I sometimes wonder whether it is worth adding to the vast amount of material written – especially when so much of it ends up in the second hand bookshop (if you are lucky) or the scrap heap waiting to be pulped. Isn’t it extraordinary to think of the human struggle and engagement with life and how we try and express our need for meaning and purpose?
On my library desk here are books about a dozen people who have written memoirs – and not all of them important or powerful. There are many common strands and themes emerging from the narratives.
One of them is the What if question. This is closely associated with the If only I hadn’t done that feeling. Are they familiar to you? Few of us escape those niggles that make us wonder what life might have been like….. if. Too much of our living can be shaped by regret and sometimes there are those who are paralysed by it. Unable to free themselves from the past and its haunting memories regret can dominate the horizon of what becomes possible.
Yet, without regret, how would any of us learn or have a ego that is healthy in its awareness of human fragility? In this area we need to be gentle with ourselves and others. And we need to learn to laugh more at the ridiculous things we both say and do.
Too much introspection (especially when done alone) isn’t healthy but we do need to try and nurture honest judgements about the partiality and shadows present in all of our lives. We are all incomplete as human beings – searching and hoping and grasping for wholeness and peace. That is a mysterious part of of condition and a very creative one. It has inspired some of the most beautiful art, music and story.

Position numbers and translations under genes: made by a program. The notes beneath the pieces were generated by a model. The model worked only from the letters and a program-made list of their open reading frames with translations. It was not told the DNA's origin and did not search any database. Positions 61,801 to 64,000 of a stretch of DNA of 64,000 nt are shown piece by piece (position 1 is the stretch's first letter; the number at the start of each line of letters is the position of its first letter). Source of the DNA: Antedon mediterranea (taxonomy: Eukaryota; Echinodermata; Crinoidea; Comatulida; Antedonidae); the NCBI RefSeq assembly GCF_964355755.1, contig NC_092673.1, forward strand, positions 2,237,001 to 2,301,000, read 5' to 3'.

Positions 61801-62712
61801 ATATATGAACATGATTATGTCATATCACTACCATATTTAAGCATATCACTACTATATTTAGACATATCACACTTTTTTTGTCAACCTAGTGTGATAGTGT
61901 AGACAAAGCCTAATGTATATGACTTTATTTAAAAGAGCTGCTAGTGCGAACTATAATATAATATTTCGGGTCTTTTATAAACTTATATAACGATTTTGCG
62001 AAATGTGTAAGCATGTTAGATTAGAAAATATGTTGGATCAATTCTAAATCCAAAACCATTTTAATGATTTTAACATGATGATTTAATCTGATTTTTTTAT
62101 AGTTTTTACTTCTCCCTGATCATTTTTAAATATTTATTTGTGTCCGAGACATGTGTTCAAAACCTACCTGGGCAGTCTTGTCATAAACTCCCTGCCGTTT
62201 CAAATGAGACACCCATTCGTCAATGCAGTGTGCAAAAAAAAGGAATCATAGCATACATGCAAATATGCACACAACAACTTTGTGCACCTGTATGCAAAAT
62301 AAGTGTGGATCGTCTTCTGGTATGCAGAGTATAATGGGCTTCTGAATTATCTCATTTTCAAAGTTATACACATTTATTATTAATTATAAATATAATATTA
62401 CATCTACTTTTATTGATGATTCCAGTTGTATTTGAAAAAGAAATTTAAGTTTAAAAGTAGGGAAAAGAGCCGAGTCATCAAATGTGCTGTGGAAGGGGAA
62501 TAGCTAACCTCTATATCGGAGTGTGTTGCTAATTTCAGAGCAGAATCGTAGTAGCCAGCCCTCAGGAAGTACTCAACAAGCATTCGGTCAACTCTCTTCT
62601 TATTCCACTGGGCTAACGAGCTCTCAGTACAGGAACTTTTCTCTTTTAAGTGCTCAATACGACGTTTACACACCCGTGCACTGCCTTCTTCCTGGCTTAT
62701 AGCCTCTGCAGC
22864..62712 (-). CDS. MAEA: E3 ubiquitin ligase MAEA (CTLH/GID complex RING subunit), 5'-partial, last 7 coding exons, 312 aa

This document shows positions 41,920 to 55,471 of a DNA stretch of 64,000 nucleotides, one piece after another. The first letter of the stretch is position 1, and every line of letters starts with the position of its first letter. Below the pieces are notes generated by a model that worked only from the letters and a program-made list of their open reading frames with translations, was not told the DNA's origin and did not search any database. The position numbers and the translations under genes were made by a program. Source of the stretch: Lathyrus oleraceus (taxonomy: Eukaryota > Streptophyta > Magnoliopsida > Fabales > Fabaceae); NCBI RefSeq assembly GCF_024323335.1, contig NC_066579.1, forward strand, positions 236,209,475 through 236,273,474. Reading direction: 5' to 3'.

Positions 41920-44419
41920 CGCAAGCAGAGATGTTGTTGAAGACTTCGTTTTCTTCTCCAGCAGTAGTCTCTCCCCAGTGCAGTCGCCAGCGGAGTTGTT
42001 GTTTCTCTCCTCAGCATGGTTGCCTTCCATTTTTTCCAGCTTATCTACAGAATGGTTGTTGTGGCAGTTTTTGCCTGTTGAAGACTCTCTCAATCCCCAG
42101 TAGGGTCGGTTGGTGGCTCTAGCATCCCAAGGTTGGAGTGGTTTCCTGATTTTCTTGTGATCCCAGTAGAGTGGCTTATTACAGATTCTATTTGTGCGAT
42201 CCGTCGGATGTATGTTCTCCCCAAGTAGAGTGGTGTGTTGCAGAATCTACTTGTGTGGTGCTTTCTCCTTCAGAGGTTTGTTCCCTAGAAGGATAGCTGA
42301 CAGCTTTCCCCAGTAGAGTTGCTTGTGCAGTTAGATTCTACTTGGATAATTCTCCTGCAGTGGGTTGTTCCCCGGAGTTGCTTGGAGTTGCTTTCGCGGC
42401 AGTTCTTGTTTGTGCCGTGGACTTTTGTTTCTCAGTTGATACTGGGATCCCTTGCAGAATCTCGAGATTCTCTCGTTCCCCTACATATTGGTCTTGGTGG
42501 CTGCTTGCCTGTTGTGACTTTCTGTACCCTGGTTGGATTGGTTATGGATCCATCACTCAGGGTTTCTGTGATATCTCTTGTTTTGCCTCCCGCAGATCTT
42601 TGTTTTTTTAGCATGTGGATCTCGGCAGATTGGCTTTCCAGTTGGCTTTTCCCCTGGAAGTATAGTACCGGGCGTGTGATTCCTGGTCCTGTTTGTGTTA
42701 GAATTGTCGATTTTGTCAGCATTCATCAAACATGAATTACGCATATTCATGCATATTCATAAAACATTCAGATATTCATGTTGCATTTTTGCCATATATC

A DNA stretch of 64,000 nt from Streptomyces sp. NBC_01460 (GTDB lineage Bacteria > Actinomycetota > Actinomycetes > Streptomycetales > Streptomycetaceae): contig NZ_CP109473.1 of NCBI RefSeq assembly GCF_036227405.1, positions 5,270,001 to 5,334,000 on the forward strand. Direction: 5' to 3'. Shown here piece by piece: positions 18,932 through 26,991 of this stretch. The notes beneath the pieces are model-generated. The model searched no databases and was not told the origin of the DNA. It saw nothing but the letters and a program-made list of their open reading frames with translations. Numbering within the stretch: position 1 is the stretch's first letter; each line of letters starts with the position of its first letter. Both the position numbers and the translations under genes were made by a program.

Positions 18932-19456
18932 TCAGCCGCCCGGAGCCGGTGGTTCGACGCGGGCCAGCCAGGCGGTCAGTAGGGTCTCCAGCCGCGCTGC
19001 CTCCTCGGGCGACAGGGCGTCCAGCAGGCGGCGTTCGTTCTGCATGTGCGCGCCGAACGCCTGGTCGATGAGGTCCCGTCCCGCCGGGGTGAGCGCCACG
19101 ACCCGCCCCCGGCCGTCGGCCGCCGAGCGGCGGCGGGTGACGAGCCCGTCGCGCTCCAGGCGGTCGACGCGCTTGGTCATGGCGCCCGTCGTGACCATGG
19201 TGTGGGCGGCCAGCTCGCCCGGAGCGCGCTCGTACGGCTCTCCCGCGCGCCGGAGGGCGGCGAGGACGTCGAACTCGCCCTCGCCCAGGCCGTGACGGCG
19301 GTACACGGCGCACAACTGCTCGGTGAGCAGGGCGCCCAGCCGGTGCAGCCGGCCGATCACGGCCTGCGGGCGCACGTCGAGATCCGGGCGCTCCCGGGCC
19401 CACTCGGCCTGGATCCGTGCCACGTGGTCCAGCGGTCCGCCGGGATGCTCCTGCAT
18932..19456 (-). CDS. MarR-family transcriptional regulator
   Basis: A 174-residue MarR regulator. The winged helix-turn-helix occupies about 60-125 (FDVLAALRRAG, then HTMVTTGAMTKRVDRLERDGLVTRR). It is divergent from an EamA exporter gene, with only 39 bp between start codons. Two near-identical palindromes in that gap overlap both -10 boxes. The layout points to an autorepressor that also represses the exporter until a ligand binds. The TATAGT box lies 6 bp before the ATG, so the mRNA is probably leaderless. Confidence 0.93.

Not many of us will make great writers or great anything at that! When we leave this earth we will leave our mark – for sure. What kind of mark is up to us. What we do with our regrets will certainly be part of our human legacy of the life remembered and celebrated in the hearts of those who love us.
A friend and scholar shared this – from the Babylonian Talmud in Bereshit (commentary on Genesis) – it states that there are three things that shorten a man’s life
- Being given a Torah scroll (the Law) and refusing to read it.
- Being given a cup of blessing and not offering thanks.
- Taking on airs of authority.
Wise advice. Here is an open book – your memoirs – what will you write of your life?